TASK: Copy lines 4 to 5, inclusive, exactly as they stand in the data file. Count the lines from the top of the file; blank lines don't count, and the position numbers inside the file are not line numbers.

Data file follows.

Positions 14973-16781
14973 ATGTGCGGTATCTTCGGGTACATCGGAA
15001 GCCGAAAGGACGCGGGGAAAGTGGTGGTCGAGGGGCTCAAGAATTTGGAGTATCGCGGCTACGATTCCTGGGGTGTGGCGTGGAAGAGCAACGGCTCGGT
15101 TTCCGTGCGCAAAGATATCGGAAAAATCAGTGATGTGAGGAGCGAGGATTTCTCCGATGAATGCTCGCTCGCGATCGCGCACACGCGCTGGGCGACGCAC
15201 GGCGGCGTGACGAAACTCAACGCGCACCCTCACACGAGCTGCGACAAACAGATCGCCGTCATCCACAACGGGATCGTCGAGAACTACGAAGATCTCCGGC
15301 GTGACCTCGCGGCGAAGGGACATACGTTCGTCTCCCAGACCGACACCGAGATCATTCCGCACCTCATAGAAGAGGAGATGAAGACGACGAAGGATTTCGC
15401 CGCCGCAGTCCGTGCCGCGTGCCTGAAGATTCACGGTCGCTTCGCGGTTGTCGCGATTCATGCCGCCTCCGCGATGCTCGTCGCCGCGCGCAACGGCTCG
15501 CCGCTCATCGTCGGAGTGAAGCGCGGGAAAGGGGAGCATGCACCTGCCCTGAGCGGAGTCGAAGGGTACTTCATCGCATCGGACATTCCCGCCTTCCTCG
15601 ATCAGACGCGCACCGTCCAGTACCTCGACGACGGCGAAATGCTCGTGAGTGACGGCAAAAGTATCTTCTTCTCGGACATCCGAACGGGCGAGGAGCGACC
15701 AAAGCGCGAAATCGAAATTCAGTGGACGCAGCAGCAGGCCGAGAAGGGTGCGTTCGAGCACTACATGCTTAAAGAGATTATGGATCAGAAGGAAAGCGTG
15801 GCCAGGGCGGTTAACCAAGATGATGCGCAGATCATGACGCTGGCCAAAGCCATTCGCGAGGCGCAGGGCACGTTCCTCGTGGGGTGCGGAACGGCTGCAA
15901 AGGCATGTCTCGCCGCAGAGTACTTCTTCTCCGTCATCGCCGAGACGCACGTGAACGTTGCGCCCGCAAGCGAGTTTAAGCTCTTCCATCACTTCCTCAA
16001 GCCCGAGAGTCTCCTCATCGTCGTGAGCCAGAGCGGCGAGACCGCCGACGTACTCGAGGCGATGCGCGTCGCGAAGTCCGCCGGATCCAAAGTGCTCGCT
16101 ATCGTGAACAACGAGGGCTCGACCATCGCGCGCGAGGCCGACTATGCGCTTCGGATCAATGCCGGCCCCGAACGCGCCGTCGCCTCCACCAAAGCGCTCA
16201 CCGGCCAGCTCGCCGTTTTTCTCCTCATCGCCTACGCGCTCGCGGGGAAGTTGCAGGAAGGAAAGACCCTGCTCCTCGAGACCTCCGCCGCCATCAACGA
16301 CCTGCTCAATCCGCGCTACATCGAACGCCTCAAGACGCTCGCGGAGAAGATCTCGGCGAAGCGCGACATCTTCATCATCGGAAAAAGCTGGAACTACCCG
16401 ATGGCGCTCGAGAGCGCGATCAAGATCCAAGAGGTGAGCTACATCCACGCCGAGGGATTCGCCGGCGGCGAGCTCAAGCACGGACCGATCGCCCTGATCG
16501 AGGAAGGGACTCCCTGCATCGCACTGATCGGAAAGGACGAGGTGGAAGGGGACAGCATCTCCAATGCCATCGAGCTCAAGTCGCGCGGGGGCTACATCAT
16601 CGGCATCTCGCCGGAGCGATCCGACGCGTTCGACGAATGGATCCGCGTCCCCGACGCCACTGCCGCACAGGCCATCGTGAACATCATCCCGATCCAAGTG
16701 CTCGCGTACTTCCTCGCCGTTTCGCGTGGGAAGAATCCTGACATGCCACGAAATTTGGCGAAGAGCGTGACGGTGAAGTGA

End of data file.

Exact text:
15101 TTCCGTGCGCAAAGATATCGGAAAAATCAGTGATGTGAGGAGCGAGGATTTCTCCGATGAATGCTCGCTCGCGATCGCGCACACGCGCTGGGCGACGCAC
15201 GGCGGCGTGACGAAACTCAACGCGCACCCTCACACGAGCTGCGACAAACAGATCGCCGTCATCCACAACGGGATCGTCGAGAACTACGAAGATCTCCGGC